The QI user survey to assess the demand of quality infrastructure

Insights about an economy’s present and future demand for quality assurance services are essential for developing a national quality infrastructure (NQI). Gaining a clear understanding of the needs and demand for QI services in a country complements the analysis of supply-side data, resulting in more sound decisions on QI development programs and their scope. A proper demand assessment is critical to both the capacity building of individual QI Institutions and the identification of effective reforms of the overall NQI in a country. Although the need for demand-driven NQI development is emphasized by funding agencies such as UNIDO and PTB, the demand side is still often neglected.

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The interaction of QA, QM and QI

What is the difference between quality assurance and quality infrastructure? I was recently asked this question by a young colleague who has just started coordinating projects to promote quality infrastructure. The answer to this question is undoubtedly essential for every newcomer to quality infrastructure. Moreover, it is also a welcome stimulus to think more fundamentally about the relationship between these concepts.

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Quality infrastructure, trade and environmental agreements

The potentially tumultuous relationship between Multilateral Environmental Agreements (MEAs) and World Trade Organization (WTO) Agreements has been an issue of special interest within the international trade and environmental debate for decades. Discussions often revolve around incompatibilities between MEAs and WTO Agreements since some MEAs contain trade measures, which may be inconsistent with obligations under WTO Agreements. Quality infrastructure (QI) could be the key to fulfilling obligations under both sets of agreements simultaneously and without conflict.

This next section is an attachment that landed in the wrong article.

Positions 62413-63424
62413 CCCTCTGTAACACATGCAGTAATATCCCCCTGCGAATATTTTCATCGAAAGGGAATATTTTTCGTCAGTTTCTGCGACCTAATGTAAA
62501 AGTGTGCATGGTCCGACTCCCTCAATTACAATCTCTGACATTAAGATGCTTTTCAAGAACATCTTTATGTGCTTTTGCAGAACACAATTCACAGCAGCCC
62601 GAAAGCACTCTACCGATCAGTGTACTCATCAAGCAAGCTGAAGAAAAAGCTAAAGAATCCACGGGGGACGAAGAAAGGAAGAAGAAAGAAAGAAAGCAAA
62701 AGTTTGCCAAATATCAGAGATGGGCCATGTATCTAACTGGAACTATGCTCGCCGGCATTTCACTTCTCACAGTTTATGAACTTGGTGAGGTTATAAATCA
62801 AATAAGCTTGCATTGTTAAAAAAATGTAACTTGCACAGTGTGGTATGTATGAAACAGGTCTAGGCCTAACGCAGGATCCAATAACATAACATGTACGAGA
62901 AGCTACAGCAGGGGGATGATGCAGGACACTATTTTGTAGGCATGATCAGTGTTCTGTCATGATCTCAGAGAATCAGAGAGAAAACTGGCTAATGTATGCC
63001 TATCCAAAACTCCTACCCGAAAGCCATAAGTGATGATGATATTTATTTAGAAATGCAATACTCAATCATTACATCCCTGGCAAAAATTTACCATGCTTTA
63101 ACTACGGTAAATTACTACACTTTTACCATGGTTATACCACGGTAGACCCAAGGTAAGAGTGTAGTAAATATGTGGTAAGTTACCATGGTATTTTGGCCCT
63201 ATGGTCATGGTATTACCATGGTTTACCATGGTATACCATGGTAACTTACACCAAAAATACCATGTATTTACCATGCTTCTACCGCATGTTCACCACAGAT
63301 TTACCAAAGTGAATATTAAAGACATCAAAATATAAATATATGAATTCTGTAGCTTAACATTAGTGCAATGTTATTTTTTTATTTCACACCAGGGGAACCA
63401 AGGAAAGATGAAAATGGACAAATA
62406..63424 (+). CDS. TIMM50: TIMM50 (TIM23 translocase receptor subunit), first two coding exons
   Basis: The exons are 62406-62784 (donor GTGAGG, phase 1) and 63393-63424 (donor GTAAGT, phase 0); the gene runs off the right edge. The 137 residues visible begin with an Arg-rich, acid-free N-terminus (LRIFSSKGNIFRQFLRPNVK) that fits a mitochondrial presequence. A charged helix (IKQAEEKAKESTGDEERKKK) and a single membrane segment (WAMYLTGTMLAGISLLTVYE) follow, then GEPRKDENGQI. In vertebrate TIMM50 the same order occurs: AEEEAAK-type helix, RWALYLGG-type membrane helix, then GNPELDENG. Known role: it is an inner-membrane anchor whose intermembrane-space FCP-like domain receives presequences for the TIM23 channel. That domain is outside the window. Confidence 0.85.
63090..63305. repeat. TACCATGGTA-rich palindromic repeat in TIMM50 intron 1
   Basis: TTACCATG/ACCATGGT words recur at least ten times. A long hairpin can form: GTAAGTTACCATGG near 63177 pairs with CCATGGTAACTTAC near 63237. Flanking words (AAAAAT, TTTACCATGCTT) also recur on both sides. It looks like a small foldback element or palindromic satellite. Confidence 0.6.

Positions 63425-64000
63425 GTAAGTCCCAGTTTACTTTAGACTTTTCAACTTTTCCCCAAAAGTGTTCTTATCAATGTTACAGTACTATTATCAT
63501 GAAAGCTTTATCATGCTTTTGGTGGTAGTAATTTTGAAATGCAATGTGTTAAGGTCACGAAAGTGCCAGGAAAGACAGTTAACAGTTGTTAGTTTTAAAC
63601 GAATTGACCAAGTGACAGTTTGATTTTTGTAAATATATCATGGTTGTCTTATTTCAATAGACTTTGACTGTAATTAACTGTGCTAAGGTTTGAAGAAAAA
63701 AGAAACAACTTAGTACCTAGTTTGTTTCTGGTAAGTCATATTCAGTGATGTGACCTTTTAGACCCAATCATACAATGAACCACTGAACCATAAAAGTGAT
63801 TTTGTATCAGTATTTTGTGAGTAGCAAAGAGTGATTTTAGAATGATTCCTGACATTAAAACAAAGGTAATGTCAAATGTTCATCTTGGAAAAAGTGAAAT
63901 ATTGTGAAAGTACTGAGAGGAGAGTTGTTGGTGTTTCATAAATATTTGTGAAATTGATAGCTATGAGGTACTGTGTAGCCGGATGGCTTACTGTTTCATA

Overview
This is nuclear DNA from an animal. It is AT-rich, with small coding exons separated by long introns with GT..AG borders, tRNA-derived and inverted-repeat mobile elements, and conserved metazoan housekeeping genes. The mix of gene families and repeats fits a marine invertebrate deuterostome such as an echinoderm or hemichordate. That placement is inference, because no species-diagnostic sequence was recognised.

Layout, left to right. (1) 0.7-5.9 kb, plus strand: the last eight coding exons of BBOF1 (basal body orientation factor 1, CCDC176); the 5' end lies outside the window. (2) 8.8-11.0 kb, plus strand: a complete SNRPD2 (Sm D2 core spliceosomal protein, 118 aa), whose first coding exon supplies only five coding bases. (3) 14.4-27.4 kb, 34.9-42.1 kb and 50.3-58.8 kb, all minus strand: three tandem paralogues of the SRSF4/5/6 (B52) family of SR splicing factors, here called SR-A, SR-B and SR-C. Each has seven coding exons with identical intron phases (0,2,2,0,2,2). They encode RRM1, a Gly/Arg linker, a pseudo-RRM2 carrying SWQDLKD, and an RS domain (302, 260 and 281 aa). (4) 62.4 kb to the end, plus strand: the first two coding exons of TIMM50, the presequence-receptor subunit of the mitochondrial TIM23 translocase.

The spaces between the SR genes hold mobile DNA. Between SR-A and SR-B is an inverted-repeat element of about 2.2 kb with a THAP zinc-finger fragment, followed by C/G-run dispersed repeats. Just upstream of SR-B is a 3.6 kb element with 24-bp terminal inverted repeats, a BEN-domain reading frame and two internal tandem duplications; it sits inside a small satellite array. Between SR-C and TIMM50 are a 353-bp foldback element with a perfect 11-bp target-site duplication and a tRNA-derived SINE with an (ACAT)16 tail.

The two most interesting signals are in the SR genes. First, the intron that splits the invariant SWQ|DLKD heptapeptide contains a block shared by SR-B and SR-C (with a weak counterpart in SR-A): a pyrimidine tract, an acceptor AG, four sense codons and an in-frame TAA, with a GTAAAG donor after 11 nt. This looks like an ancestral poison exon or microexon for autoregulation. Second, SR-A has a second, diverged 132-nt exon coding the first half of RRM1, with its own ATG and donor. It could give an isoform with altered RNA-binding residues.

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Quality Infrastructure in Small Island Developing States

The development of a national quality infrastructure needs always to be oriented towards the local specifics. This statement is especially true for small countries and island states. Mesopartner has had the privilege of accompanying national quality policies (NQPs) in several of these countries. Our first experience was the NQP of Trinidad and Tobago, followed by NQP’s for Antigua and Barbuda, Grenada and Suriname. We are currently advising the Government of Saint Kitts and Nevis to develop the NQP for one of the world’s smallest countries. In addition, we guide the process of identifying and analysing the need for quality infrastructure services in the Pacific Islands region.

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Benchmarking QI worldwide

For ten years, we, Ulrich Harmes-Liedtke and Juan José Oteiza have been working on measuring and comparing the development level of a country’s quality infrastructure (QI). This challenging task occupied not only us but also colleagues from metrology, standardisation and accreditation bodies, and other consultants. Those responsible for QI in international development cooperation asked themselves the same question.

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